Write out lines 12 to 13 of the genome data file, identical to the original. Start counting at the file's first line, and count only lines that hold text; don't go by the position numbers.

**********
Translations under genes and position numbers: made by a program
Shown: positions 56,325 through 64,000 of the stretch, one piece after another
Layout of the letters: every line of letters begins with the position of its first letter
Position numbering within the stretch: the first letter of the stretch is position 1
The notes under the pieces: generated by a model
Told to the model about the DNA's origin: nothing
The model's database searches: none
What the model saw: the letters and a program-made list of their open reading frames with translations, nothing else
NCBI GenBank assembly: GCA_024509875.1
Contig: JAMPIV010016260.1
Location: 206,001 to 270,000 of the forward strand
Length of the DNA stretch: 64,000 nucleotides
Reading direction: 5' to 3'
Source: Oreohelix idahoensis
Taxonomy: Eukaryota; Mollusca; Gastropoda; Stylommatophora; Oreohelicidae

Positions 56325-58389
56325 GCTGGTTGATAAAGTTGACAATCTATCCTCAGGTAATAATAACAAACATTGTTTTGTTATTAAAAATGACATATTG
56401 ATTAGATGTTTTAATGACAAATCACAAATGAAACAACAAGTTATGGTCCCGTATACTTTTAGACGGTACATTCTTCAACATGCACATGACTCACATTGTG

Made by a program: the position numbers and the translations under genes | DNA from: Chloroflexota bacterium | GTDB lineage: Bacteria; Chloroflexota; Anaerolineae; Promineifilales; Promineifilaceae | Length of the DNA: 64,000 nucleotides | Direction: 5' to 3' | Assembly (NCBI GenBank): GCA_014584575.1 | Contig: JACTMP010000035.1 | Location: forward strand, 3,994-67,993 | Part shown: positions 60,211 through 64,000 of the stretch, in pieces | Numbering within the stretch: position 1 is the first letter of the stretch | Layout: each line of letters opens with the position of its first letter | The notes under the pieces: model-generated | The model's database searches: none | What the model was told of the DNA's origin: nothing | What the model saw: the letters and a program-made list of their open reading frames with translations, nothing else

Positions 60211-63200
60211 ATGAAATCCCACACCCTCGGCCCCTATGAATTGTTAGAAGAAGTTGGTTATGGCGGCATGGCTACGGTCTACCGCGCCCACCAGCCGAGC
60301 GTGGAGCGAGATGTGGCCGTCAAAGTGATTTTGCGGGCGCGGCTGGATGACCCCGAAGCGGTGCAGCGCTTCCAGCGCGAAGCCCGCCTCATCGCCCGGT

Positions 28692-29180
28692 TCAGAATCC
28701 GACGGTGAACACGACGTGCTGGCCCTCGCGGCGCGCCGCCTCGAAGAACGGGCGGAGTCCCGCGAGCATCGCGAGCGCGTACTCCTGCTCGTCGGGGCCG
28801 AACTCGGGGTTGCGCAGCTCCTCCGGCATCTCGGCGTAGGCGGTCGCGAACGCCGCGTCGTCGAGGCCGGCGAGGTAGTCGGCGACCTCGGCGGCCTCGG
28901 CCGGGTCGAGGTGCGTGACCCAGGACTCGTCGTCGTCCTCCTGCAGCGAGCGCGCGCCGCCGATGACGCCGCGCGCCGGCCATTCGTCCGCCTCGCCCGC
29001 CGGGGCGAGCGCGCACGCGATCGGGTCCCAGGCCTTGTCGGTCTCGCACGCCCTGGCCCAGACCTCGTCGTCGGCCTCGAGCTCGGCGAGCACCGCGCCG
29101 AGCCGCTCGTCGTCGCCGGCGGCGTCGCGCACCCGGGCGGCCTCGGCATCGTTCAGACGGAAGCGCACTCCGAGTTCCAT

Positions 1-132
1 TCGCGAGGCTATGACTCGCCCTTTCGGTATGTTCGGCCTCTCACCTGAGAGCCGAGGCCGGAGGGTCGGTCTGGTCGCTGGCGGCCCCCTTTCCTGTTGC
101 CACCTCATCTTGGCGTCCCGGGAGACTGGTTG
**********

Length of the DNA stretch: 64,000 nucleotides
Reading direction: 5' to 3'